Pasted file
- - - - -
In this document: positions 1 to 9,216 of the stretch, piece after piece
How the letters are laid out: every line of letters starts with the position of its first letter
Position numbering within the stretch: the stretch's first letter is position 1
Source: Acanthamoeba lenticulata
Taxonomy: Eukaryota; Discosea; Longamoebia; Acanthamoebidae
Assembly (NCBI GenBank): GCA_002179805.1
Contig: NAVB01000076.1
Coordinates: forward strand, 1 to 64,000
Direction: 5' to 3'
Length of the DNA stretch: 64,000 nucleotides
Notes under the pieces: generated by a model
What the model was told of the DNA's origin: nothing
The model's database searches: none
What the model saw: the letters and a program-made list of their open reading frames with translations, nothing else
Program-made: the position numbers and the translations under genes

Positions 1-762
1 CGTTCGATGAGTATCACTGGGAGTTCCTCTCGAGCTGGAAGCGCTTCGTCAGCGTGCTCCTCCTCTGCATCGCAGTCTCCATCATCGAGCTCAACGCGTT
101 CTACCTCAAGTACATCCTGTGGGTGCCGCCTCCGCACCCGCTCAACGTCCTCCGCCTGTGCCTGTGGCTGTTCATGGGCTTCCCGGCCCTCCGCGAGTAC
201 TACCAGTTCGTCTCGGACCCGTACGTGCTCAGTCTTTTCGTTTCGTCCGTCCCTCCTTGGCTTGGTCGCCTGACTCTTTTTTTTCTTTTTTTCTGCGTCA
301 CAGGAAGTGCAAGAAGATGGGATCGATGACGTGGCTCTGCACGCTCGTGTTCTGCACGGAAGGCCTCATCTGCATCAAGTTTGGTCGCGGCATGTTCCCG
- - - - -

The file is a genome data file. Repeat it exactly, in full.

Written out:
In this document: positions 1 to 9,216 of the stretch, piece after piece
How the letters are laid out: every line of letters starts with the position of its first letter
Position numbering within the stretch: the stretch's first letter is position 1
Source: Acanthamoeba lenticulata
Taxonomy: Eukaryota; Discosea; Longamoebia; Acanthamoebidae
Assembly (NCBI GenBank): GCA_002179805.1
Contig: NAVB01000076.1
Coordinates: forward strand, 1 to 64,000
Direction: 5' to 3'
Length of the DNA stretch: 64,000 nucleotides
Notes under the pieces: generated by a model
What the model was told of the DNA's origin: nothing
The model's database searches: none
What the model saw: the letters and a program-made list of their open reading frames with translations, nothing else
Program-made: the position numbers and the translations under genes

Positions 1-762
1 CGTTCGATGAGTATCACTGGGAGTTCCTCTCGAGCTGGAAGCGCTTCGTCAGCGTGCTCCTCCTCTGCATCGCAGTCTCCATCATCGAGCTCAACGCGTT
101 CTACCTCAAGTACATCCTGTGGGTGCCGCCTCCGCACCCGCTCAACGTCCTCCGCCTGTGCCTGTGGCTGTTCATGGGCTTCCCGGCCCTCCGCGAGTAC
201 TACCAGTTCGTCTCGGACCCGTACGTGCTCAGTCTTTTCGTTTCGTCCGTCCCTCCTTGGCTTGGTCGCCTGACTCTTTTTTTTCTTTTTTTCTGCGTCA
301 CAGGAAGTGCAAGAAGATGGGATCGATGACGTGGCTCTGCACGCTCGTGTTCTGCACGGAAGGCCTCATCTGCATCAAGTTTGGTCGCGGCATGTTCCCG